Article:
Dear Tzippora,

I am married to Mr. Clean. This wouldn't be such a problem if he was the one who took care of the cleaning, but he expects me to do it and do it to his standards. There's no way I can do it to his satisfaction. I am just not into these things like he is, and I don't even notice small things like dishes in the sink, shoes on the floor, or even cobwebs in the corner. What should I do?

Born a Slob

Dear Born a Slob,

You need to speak this issue over with your husband, and discuss the problem together. Luckily the skills you need to communicate well are already evident in your letter. Speaking calmly, concisely, and with a gentle touch of humor should help you to keep the conversation on track and focused on the issue at hand. The conversation should be aimed at finding a mutually-agreeable solution to your dilemma. It is not a question of whether it is preferable to be a Mr. Clean or a slob, but rather how the two of you can live together without allowing this basic difference to become a point of contention between you.

You raise two possible solutions in your letter already. Is it possible for all or part of the cleaning to be handled by someone else, whether that someone is your husband or a hired cleaner? Is it possible for your husband to accept that when you clean, you won't be cleaning to his standards? What are his cleaning priorities, i.e. would he prefer you to do the floors or the dishes etc?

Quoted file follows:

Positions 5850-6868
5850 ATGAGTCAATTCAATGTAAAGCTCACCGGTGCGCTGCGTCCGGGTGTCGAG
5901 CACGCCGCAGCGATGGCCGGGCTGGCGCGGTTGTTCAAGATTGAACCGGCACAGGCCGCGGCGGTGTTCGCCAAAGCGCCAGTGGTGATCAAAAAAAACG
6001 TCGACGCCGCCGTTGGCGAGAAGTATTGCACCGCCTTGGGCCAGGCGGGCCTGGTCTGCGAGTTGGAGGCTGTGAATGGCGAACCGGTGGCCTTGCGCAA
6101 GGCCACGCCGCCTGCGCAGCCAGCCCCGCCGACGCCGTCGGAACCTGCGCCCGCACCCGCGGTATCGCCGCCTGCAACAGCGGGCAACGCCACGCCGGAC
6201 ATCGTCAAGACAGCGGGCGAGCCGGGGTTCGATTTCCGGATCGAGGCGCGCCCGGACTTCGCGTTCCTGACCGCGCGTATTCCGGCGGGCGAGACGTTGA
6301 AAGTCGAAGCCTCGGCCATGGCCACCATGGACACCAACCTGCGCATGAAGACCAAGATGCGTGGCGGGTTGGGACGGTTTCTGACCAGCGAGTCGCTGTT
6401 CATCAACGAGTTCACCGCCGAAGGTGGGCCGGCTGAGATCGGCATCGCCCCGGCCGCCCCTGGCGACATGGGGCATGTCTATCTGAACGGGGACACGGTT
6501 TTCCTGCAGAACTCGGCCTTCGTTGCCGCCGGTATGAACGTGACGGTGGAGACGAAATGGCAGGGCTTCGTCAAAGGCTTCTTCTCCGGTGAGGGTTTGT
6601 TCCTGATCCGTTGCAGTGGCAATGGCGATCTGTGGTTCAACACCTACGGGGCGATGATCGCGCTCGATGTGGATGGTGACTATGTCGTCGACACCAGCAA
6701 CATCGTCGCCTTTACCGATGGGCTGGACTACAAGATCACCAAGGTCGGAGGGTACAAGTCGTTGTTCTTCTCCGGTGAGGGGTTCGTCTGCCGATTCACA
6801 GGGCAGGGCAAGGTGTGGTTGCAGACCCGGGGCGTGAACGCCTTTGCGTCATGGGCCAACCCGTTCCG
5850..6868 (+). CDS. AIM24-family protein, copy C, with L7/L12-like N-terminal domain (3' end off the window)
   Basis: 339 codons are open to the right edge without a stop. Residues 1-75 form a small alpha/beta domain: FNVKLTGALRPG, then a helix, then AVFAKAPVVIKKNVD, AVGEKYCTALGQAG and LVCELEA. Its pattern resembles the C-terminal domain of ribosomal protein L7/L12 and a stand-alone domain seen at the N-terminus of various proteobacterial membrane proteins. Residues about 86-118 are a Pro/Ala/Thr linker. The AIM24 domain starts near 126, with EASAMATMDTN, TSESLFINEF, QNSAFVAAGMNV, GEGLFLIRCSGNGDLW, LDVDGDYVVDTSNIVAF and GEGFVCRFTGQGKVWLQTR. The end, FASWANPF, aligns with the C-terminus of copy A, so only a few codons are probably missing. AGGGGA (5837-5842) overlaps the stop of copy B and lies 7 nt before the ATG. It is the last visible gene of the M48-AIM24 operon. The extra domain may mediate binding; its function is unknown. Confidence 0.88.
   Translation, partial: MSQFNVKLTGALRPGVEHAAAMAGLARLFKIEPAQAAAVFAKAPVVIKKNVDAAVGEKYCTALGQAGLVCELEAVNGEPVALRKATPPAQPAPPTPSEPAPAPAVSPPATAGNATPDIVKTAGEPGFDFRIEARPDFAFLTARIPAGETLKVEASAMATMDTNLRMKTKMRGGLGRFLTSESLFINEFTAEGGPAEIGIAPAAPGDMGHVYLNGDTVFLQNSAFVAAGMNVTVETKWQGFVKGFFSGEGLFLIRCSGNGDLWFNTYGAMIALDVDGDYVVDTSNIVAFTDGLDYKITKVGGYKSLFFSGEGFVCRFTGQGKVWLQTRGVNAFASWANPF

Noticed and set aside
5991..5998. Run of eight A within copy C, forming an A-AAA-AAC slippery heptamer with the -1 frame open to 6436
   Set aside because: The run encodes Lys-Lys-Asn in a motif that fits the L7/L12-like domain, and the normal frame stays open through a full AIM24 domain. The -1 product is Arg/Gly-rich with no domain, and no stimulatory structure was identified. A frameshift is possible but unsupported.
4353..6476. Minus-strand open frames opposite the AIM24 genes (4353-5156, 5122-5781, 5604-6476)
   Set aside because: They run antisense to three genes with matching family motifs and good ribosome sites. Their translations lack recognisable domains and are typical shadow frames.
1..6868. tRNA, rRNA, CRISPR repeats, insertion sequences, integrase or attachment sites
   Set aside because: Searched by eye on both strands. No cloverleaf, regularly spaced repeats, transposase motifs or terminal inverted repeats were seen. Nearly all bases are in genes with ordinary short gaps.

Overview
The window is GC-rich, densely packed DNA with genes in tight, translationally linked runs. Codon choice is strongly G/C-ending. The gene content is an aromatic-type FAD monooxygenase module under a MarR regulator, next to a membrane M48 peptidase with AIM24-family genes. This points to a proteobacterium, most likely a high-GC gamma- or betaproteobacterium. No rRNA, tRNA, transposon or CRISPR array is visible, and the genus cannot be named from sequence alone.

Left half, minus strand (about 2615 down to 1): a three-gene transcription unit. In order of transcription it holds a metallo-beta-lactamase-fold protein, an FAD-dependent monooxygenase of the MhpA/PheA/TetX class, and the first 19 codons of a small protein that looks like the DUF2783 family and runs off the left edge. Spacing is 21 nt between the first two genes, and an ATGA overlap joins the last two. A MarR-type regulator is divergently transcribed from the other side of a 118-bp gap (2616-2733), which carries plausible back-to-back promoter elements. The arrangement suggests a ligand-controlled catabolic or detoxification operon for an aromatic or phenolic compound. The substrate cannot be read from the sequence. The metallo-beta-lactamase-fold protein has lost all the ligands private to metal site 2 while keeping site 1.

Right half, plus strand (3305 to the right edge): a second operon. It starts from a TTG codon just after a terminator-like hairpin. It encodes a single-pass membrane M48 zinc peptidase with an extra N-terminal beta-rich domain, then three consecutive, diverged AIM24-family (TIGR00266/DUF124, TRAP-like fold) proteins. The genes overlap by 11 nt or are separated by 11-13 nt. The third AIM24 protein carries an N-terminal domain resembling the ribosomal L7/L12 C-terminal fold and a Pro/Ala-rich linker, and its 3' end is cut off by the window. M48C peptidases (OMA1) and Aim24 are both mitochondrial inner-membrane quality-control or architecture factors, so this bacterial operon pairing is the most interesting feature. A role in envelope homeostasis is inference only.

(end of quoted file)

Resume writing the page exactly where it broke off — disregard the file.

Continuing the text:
I would recommend a compromise involving a cleaning rotation between the two of you. On your day, you would clean according to your standards, and on his days, he would clean according to his standards. The general cleanliness level would therefore be at a midpoint between the two of you.

I would like to focus now on the meta-issue. You humorously call him "Mr. Clean" while referring to yourself as "Born a slob." This places the two of you on complete opposite ends of the spectrum. Beware of this type of polarization. Instead, think of yourself as having a shared identity as a couple. Are you part of a couple for whom cleanliness is important? His need then becomes part of the couple's need.

This type of thinking will strengthen your relationship, and this is what marriage is truly about. When you push yourself to be a little more careful and observant about cleanliness, you will be actively solidifying your connection. You will no longer be a born slob, but rather a married woman with a healthy recognition that all marriages involve compromise and change.